Lessons from a Year of Freelance
January 02, 2018
Towards the end of last year I found myself overwhelmed with anxiety and, to be quite honest, dejection about the type of work I was doing. I knew I needed a change so I decided to quit my job with no real plan for what was to come next. A little preparation with finances to give myself a bit of a runway and I was ready to greet the world of freelance.
If you find yourself in a similar position hopefully you can find something useful in this article.
The people around me were the driving force behind all the work I got this year. Some of these people I’ve know for a long time, some were new friends that I made through attending events, being active on Twitter, joining new Slack communities, and working on small side-projects. I can’t stress how important it is to get out there and make acquaintances/friends.
What I’ve found is people will pass on work to those they trust when they’re too busy.
“I’m booked up for the next two months but I know someone who can help!”
My advice here is get to know your community. If your thinking about going freelance in the future it’s important to be proactive about this. Also, make sure you deliver good work. If someone recommends you their reputation is on the line as well as yours.
One thing I didn’t expect this year was to earn more money working independently than I did in full-time employment.
Money is important to any small business. Keeping your finances in check and planning accordingly is vital to keeping your books balanced. It’s also important to expense as much as you can against your taxes—a good accountant can help with this.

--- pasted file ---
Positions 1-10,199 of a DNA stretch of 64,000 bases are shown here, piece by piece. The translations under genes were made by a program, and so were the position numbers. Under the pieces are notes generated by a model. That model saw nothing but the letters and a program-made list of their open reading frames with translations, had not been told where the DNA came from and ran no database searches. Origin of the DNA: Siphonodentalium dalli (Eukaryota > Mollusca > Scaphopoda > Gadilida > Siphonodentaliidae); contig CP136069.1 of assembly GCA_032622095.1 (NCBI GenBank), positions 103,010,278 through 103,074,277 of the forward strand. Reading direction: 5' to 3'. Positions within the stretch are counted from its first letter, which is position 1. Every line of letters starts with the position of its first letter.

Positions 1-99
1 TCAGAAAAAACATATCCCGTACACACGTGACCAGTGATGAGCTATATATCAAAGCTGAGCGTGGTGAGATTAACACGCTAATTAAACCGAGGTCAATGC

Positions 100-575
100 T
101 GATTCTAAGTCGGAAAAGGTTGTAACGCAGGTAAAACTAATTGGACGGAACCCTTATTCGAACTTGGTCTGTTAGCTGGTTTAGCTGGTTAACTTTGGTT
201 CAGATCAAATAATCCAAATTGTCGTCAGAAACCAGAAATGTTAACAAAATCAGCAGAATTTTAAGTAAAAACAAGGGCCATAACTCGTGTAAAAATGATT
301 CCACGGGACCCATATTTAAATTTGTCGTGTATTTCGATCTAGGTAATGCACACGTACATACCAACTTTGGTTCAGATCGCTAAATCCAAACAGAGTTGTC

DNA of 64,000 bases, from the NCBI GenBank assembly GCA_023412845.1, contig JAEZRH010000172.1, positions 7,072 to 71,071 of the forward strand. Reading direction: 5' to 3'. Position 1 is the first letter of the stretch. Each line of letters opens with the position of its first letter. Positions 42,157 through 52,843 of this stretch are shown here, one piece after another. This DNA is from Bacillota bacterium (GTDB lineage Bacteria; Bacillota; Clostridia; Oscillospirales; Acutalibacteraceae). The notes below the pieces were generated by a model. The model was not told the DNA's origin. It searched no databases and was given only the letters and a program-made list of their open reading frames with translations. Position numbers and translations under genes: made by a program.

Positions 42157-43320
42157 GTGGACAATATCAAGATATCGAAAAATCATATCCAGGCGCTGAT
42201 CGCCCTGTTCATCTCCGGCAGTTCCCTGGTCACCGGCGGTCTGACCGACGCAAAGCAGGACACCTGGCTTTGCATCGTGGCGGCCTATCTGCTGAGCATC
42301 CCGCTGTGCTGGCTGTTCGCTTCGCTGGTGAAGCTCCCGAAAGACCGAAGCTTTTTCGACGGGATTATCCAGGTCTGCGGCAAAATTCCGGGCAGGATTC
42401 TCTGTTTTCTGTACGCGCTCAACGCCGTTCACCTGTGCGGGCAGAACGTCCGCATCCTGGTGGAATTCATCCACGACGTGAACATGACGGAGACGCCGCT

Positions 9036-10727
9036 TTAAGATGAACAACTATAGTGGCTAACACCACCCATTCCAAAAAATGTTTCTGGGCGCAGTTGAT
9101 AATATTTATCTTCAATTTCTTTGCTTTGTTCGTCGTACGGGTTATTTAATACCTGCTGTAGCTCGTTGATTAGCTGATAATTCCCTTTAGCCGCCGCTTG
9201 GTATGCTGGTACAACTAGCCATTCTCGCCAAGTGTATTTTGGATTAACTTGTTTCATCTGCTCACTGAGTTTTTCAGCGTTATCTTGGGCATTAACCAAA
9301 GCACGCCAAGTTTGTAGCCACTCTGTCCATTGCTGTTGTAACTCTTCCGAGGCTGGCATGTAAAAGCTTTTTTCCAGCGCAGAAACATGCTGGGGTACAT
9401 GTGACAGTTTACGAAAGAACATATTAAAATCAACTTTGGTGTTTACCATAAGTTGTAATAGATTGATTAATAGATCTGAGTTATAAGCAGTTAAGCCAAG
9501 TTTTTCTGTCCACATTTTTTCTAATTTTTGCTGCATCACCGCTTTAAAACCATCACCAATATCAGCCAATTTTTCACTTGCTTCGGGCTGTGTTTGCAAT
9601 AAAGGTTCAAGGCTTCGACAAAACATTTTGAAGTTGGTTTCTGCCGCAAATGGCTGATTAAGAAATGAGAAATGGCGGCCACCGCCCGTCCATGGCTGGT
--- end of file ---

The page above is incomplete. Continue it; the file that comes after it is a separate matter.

There’s a lot of great software to help with finances and scheduling as a freelancer. FreeAgent is wonderful for keeping track of invoices, expenses, and taxes (you can even pay your taxes directly in FreeAgent), Cushion for planning out your projects and making sure you have work lined up, Harvest for time-tracking. They all integrate nicely with each other too, which is nice.
As far as contracts go, I prefer signing long-term ones. Everyone is different but I found this the best way to really get involved with a team/project. 4 month contracts suited me pretty well and if you’re interested in what my contract looks like you can find it here.
Finally, don’t undervalue yourself and make sure you get paid on time. Your clients need to understand this from the get go, adding late fees to your contract is a good way to make sure you get paid punctually.
Things Go Wrong
Sometimes things don’t go the way you want them to. I’ve been fortunate enough to avoid this for the most part but two pieces of invaluable advice I got early on was; it’s OK to say no and also to walk away.
I made sure the latter was in my contract and the former was something I learned over time about the type of work I wanted to do.
“If either party wish to terminate the contract, a grace period of 14 days must be given.”
What I would say here is, make sure your business account is healthy before your personal account. Early on, maybe pay yourself a small salary and save any additional money you get so you have some security if things do go wrong.
I may have mentioned these in passing but I wanted to highlight a few extra rules to close:
- It’s OK to say no
- Keeping your clients happy will lead to more work
- Everything you do online is part of your brand
- Keep active; write, build, and share your work
- You’re a one person show now; learn about sales, marketing, content strategy, communication, and scheduling
- Don’t get discouraged, the work will come
- Work on side-projects in your downtime, this can lead to the type of work you want
- I’m sorry: but maybe that LinkedIn account is a good idea
- Expect the feeling of risk to never go away
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